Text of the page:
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Writing the History of the Smile

Dates:
  • Thu 07 Feb 2019 11.00 - 13.00
  Add to Calendar 2019-02-07 11:00 2019-02-07 13:00 Europe/Paris Writing the History of the Smile

Does the smile have a history? Can a human gesture as fleetingly evanescent and as difficult to pin down be subject to historical analysis? And if so, what kind of analysis will work best? What are the archives of human gestures and expressions? In this talk I will seek to supply some answers to these questions and also to stimulate wider reflection on the history of gesture and expression by focussing on the history of the smile in eighteenth-century France. In the late eighteenth century, we see for the first time in western history a growing public acceptance of the smile as an appropriate gesture of benign sociability, particularly in Paris. I will seek to show how this links to a wide range of phenomena, ranging from the cult of sensibility, shifts in styles of portraiture and painting through to the emergence of something akin to human dentistry. Even though the quality of European teeth in the eighteenth century was at an all-time low (due to the mass importation of colonial sugar), there was widespread endorsement in elite culture for a smile featuring white teeth. Did these changes mark the making of the modern smile with which we are all familiar in the contemporary era? In fact, a mixture of cultural, political and scientific changes worked together to thwart an apparent breakthrough in the history of gesture.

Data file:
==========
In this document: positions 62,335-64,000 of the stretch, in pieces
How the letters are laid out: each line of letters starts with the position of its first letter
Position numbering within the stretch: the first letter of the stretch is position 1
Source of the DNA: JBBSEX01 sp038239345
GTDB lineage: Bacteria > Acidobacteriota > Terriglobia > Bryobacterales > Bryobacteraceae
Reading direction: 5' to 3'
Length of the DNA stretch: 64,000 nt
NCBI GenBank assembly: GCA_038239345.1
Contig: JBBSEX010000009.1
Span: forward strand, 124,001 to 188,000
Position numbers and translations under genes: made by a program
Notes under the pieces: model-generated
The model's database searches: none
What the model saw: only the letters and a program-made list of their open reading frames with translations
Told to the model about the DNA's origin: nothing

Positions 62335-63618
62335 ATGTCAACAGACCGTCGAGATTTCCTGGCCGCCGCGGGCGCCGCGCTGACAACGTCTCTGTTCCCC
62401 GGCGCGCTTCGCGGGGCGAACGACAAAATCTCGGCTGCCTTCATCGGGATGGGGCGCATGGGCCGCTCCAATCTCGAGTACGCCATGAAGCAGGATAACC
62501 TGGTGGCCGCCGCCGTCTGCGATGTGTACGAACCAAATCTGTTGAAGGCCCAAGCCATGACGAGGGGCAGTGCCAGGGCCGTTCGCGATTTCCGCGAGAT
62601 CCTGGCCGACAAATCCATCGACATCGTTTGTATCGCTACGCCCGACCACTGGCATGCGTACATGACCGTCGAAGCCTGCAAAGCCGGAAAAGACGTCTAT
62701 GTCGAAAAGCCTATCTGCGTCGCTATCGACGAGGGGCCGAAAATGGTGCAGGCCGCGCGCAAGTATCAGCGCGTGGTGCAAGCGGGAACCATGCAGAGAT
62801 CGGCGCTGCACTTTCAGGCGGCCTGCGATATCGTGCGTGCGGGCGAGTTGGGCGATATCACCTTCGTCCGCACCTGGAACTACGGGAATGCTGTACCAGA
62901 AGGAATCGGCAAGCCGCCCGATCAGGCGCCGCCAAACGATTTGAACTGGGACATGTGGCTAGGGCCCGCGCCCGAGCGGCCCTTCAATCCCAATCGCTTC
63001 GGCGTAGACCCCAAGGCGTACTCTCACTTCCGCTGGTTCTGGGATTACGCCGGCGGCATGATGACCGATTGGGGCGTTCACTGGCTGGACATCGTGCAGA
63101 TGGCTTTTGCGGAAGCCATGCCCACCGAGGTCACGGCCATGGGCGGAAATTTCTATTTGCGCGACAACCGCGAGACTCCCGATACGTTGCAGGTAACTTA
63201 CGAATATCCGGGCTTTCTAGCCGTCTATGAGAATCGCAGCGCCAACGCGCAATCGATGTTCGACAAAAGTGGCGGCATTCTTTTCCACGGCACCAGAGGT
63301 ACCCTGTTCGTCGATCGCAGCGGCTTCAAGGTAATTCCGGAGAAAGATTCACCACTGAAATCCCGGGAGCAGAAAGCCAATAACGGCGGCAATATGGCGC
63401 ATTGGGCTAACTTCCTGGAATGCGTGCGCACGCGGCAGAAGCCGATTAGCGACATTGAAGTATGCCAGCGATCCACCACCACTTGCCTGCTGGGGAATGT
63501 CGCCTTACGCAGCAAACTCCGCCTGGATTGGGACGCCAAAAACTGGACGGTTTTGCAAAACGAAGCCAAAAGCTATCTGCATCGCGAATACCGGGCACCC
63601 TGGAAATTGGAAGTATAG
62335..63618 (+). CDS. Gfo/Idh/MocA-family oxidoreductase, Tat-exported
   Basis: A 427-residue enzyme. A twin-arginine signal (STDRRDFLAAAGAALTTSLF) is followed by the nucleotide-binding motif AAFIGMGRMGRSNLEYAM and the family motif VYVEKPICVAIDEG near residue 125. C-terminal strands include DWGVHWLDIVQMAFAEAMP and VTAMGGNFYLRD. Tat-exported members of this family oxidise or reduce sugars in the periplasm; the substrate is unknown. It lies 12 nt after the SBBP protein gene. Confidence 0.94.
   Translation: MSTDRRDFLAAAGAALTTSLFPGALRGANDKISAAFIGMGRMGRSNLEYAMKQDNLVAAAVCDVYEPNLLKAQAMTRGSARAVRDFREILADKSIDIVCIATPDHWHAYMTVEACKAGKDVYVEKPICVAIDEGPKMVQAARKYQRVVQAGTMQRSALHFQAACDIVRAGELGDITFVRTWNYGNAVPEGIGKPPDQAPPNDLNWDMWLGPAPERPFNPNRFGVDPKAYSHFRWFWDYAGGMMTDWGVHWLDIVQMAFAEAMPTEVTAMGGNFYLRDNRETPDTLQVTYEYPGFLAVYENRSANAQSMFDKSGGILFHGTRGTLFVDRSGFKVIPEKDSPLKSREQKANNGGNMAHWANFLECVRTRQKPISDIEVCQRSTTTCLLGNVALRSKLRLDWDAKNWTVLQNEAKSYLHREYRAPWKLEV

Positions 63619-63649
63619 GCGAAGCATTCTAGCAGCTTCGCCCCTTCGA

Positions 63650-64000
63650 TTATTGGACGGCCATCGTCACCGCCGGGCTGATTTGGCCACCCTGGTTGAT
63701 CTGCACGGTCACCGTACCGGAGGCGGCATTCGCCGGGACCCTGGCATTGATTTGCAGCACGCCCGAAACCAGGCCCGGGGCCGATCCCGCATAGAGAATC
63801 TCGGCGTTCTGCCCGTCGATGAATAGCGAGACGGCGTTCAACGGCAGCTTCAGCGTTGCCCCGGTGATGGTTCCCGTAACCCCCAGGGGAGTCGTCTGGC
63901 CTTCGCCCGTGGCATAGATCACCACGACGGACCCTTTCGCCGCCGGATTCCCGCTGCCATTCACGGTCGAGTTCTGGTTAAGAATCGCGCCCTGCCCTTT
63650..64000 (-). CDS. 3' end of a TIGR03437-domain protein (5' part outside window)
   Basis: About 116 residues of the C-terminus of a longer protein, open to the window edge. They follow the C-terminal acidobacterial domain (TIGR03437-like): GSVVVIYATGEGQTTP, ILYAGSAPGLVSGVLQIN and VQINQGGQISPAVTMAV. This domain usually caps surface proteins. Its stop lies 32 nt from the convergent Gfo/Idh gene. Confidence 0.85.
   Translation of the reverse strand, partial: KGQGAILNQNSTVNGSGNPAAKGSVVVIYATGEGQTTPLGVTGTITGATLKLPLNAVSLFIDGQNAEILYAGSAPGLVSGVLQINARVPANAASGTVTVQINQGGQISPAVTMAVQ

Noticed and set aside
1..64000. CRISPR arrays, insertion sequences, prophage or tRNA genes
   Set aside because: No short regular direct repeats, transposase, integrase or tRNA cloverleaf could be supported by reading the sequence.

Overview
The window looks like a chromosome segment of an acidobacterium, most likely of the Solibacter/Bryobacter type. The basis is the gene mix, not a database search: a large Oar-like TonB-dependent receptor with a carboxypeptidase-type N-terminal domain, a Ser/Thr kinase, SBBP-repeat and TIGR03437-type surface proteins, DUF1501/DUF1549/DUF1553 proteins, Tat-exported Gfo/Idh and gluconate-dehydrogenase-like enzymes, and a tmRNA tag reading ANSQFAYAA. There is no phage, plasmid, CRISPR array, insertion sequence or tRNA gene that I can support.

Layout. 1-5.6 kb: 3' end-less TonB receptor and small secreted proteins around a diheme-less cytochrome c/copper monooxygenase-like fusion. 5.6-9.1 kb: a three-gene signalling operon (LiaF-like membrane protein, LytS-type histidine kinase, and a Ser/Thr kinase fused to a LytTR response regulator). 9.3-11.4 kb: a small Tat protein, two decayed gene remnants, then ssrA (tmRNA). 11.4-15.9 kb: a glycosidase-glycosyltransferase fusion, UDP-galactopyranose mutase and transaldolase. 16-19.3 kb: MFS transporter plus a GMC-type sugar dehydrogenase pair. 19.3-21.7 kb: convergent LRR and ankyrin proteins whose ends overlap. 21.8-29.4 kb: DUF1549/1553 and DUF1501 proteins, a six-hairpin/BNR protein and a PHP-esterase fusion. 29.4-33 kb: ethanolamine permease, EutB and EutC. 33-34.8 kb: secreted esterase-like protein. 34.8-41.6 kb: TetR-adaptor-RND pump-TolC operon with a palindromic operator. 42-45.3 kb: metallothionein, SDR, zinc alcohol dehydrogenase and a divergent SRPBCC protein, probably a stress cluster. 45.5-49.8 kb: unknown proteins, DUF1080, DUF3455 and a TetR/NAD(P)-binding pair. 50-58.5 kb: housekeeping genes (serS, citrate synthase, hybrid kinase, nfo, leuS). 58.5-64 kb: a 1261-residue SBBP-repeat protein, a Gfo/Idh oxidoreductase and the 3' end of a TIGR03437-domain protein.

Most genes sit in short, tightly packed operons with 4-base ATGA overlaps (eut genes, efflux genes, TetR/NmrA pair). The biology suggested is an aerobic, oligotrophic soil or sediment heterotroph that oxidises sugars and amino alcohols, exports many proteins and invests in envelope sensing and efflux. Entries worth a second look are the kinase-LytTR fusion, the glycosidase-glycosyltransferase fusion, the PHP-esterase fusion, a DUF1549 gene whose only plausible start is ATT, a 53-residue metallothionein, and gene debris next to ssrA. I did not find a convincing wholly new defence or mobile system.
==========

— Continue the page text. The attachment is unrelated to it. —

Sala dei Levrieri, Villa Salviati DD/MM/YYYY
  Sala dei Levrieri, Villa Salviati

Does the smile have a history? Can a human gesture as fleetingly evanescent and as difficult to pin down be subject to historical analysis? And if so, what kind of analysis will work best? What are the archives of human gestures and expressions? In this talk I will seek to supply some answers to these questions and also to stimulate wider reflection on the history of gesture and expression by focussing on the history of the smile in eighteenth-century France. In the late eighteenth century, we see for the first time in western history a growing public acceptance of the smile as an appropriate gesture of benign sociability, particularly in Paris. I will seek to show how this links to a wide range of phenomena, ranging from the cult of sensibility, shifts in styles of portraiture and painting through to the emergence of something akin to human dentistry. Even though the quality of European teeth in the eighteenth century was at an all-time low (due to the mass importation of colonial sugar), there was widespread endorsement in elite culture for a smile featuring white teeth. Did these changes mark the making of the modern smile with which we are all familiar in the contemporary era? In fact, a mixture of cultural, political and scientific changes worked together to thwart an apparent breakthrough in the history of gesture.


Location:
Sala dei Levrieri, Villa Salviati

Affiliation:
Department of History and Civilization

Type:
Lecture

Organiser:
Stéphane Van Damme

Contact:
Miriam Felicia Curci - Send a mail

Speaker:
Colin Jones (Queen Mary University of London)

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